An STM32 microcontroller is traditionally programmed through its JTAG interface. That interface, when used with actual, works-for-a-living professional development software, will let you flash code into your MCU but also debug with breakpoints and even analyze your code’s variables in real time as it executes. That’s how we roll.

JTAG is both a protocol and several physical interfaces. STM32 microcontrollers usually support the SWD physical interface, short for Serial Wire Debug.

1.1.        The Programming Hardware

ST’s own Nucleo development boards come with an on-board SWD interface, which is implemented using a second STM32. As you can imagine, that’s a lot of extra hardware. Of course, there’s no such thing on the Maple Mini. Do not be mistaken : the USB connector is here to let you use the MCU’s own USB device peripheral.

So how do you program it ?

The Maple Mini does expose all the pins of the STM32F103. This includes its SWD pins. All you need to do is connect a standalone JTAG probe to those pins. There are various options but because I’m a simple man, I use the official ST-Link/V2 probe. At around 25 Euros it’s not the cheapest… but it is official.

All joking aside, this cute little toy is just a self-contained, standalone version of the probe that’s present on all Nucleo boards, so if you really don’t want to spend 25 Euros or find the probe’s aesthetic questionable, you can just buy any Nucleo-64 board instead. They cost around 10 Euros and you can cut the probe from the rest of the board. Then it’d look like this :

Whichever option you pick, you will need to read its documentation in order to find out which signals come out of which pins on which connectors. For the standalone probe, that’s actually very easy : it uses a standard JTAG 2 x 10 pins connector.

For the sake of ergonomics and avoiding time-consuming human errors, it’s best to construct an SWD cable that will go from your probe to your target module. If you’re not there yet, you can start by using individual wire straps, so-called “Dupont wires” :

However, if you’re going to build a prototype board around a Maple Mini, you will need to add pin headers for the SWD interface. I strongly suggest you place them in a single row.

A very useful trick to learn regarding Dupont wires : while they are built as individual wires, it’s possible to buy empty shells with any number of pins from 2 to 20, and with either one or two rows of pins. Don’t waste time crimping your own terminals onto your own cables unless you need long cables : just remove the single-pin shells from your Dupont wires and use the “naked” wires to build the cable you want. It’ll look something like this :

I’m sure you’ve already figured out it’s a lot easier to handle a single big connector than a bunch of loose wires.

1.2.        The SWD Interface

Although it’s always some form of a JTAG interface, STM32 MCU’s usually provide several programming interface options. It mostly boils down to how many pins of your MCU you want to dedicate to it. On small MCU’s like the STM32F103, you’ll want use as few pins as possible. Each pin you’re using for debugging is one less pin your application can use, so why limit your options ? On such a small chip, you will not see any benefit from using the higher pin-count JTAG interfaces.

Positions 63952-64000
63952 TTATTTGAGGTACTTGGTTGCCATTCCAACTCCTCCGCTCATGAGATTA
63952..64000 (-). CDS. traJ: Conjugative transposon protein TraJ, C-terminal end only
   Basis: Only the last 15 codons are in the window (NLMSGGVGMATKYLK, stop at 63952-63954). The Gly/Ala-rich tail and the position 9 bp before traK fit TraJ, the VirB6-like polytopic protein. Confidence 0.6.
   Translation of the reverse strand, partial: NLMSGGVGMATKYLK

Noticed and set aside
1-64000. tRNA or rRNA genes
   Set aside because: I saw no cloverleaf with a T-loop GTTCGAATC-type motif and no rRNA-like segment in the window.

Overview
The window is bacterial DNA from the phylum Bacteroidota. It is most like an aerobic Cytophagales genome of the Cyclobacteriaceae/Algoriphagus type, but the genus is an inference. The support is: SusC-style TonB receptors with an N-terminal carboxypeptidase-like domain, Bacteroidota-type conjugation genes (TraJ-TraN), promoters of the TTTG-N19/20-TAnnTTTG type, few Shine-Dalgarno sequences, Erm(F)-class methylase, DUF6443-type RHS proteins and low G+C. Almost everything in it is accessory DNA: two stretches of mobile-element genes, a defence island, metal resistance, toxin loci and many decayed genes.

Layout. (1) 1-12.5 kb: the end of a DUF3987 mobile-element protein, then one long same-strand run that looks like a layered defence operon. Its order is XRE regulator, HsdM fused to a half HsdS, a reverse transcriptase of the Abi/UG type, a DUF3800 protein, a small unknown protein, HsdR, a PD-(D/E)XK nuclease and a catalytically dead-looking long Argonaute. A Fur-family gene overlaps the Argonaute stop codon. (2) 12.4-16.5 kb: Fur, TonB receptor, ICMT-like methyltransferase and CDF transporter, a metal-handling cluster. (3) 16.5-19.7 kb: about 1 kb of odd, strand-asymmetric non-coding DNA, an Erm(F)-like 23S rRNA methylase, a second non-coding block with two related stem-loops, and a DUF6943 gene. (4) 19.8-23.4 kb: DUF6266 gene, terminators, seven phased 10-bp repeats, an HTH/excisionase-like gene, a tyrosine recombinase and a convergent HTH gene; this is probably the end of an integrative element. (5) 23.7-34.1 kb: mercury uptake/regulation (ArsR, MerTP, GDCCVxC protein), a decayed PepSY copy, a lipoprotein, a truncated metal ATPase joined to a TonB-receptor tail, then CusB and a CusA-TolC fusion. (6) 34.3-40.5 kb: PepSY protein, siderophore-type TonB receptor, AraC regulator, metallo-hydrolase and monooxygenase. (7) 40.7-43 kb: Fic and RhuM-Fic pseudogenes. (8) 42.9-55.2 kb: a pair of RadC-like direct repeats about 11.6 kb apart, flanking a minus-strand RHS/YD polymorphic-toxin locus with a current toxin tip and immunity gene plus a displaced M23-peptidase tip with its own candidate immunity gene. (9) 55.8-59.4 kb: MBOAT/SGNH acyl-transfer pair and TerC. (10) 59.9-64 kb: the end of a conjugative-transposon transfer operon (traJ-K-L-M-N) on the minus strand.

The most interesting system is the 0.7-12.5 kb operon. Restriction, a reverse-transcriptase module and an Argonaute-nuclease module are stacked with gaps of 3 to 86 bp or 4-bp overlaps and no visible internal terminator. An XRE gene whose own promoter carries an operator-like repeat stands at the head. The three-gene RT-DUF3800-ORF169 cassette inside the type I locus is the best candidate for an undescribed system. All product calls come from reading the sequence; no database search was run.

The relevant option is therefore Serial Wire Debug (SWD). It only uses two pins to carry the JTAG protocol. I’ve circled them in red on this pinout diagram, they are PA13 and PA14.

To work properly, your ST-Link/V2 probe will need two other wires :

  •         “VAPP” (Application Voltage) is your MCU’s 3.3 V power supply rail. The probe needs it in order to adapt its own I/O voltage and not fry your MCU. Connect it to one of the Maple Mini’s 3.3 V pins.
  •         The ground. I don’t I need to explain why you need the ground.

1.3.        The Programming Software

Since we’re using a standard JTAG interface and a probe that has its own drivers, it’s possible to use any professional IDE to code, compile, flash and debug code on the Maple Mini. As long as that IDE can target ARM Cortex-M microcontrollers, of course. The options are listed at

The cheapest option, which is cheapest by virtue of being free, is ST’s very own tool, STM32CubeIDE, which everyone shortens to just “Cube”. Cube is an Eclipse-based IDE that integrates device configuration tools. Cube is also way outside the scope of this article.

If you do not have Cube installed on your PC, then install it. I’m only bringing it up here because its device configuration tool will require you to configure your MCU’s JTAG interface to match the hardware connection you’re actually going to use. Makes sense, right ?

It’ll look like this :

You’ll know it when you see it.

And you’re all set ! Next step : a little bit of soldering.